A co-worker and friend of mine lost her son recently. He committed suicide not long before his 18th birthday. I visited the family today and just as expected, it was very emotional. I'm not sure about attending the viewing, but I believe I will attend the funeral. Never been in this situation before and not sure what I can do except relieve the amount of work she will have before she gets back.
A co-worker's woes
WOW! That is SOOO sad. Especially suicide. I just recently lost one of my BEST friends. I am kinda dealing with all that what do you do thing too. He was married and his wife depended on him alot...I just am there for her when she needs something, sometimes its just a friend other times its advice, and other times its just kinda like nothin', just knowing someone is there I guess.
People usually seek out what they need during these times, its up to us to be flexable to what they need when they ask.
"Be who you are and say what you feel, because those who mind don't matter and those who matter don't mind." -- Theodor Seuss Geisel <br /><br />
One thing you can do, websex, is make sure you don't avoid her. A lot of people do - they don't know what to say or how to act, so they try to make sure they don't have to say or do anything by keeping away. It's very obvious, and makes things worse. Your co-worker and friend will want people to talk to her, the way they did before.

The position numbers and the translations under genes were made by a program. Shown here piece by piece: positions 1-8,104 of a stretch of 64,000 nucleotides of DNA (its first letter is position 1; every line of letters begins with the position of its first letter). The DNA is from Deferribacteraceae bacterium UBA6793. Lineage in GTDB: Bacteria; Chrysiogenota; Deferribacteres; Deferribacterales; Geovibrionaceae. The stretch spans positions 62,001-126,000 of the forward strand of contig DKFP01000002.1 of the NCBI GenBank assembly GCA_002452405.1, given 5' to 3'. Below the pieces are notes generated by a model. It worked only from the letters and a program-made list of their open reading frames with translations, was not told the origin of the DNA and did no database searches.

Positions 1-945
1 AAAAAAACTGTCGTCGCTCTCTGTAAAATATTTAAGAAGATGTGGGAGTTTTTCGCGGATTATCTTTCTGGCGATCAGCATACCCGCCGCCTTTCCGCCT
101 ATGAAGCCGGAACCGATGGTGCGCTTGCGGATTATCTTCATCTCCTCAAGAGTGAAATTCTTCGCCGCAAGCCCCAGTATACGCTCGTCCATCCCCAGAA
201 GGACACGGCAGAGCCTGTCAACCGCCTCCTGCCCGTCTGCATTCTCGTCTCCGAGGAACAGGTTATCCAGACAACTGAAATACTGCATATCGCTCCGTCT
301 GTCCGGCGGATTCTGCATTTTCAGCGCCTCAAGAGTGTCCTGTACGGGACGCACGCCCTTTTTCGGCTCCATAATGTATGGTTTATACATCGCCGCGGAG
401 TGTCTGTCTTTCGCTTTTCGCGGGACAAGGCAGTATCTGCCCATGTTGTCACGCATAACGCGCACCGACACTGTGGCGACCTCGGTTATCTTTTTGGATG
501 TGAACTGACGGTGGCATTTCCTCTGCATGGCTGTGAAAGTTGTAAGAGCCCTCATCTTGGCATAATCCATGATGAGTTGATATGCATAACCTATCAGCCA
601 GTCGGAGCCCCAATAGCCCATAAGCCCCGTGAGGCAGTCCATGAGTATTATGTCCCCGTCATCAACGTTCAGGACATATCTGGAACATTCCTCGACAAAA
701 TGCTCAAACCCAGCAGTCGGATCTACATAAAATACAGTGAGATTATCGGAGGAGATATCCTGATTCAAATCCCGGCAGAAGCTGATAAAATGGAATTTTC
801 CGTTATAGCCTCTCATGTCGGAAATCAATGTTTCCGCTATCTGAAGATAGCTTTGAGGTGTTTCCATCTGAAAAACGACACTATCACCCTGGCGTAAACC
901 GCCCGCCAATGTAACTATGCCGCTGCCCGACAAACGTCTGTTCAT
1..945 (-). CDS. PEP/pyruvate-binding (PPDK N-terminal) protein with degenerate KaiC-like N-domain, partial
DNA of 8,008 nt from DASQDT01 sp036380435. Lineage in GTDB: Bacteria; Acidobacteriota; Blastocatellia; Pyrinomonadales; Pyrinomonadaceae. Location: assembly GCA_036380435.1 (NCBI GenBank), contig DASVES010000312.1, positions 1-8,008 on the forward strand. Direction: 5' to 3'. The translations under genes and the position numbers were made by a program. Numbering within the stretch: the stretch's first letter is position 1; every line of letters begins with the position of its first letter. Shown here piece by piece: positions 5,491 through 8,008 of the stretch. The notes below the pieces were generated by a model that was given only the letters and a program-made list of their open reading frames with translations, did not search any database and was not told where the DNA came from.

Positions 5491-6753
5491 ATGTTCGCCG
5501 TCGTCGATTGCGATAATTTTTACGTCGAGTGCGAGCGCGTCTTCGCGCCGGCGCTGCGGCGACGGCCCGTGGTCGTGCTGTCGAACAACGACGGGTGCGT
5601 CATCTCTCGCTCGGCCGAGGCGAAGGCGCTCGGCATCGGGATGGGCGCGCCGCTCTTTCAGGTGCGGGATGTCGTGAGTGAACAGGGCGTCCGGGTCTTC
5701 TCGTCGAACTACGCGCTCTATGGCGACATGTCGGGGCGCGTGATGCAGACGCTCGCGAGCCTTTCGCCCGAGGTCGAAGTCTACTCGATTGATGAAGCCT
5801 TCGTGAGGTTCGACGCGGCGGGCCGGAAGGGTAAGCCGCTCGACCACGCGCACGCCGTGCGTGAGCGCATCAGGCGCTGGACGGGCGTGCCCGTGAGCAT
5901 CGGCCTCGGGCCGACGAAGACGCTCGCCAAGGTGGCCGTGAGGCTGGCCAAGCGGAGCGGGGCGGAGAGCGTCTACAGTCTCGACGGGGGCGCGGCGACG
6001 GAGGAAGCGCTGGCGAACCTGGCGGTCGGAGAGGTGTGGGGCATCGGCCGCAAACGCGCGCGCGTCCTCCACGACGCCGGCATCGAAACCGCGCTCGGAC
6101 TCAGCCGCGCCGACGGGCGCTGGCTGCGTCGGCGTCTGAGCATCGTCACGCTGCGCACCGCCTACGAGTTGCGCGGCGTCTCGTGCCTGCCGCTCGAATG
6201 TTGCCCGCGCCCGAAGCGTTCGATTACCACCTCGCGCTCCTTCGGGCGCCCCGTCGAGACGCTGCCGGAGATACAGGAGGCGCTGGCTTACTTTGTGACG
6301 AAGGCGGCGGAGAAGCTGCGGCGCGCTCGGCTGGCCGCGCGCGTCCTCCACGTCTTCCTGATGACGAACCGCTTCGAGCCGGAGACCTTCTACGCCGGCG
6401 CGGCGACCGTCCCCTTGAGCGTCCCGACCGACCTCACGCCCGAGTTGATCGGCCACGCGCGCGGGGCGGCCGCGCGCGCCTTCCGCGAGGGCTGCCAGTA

Just let her know that you'll ALWAYS be there for her. Sure a lot of people will be visiting her and checking on her now, and for the next few weeks. The most difficult time after losing someone is after the condolence calls stop coming. Like a few months down the line, when everybody elses lives have returned to normal, keep calling, keep talking to her.
The most valuable and useful of all talents and abilities is that of never using two words or descriptions when one will do or ...
I will be helping out at the church before and after the funeral on Saturday. Today, my co-workers and I concentrated on making a powerpoint and some posterboards with pictures of her son which will be used at his viewing tomorrow. Everything seems so little, but I guess every effort isn't worthless. Thanks for the advice everyone. Simplicity is easily overlooked in times like these. Any ideas on how to make her return to work more welcome when the time comes?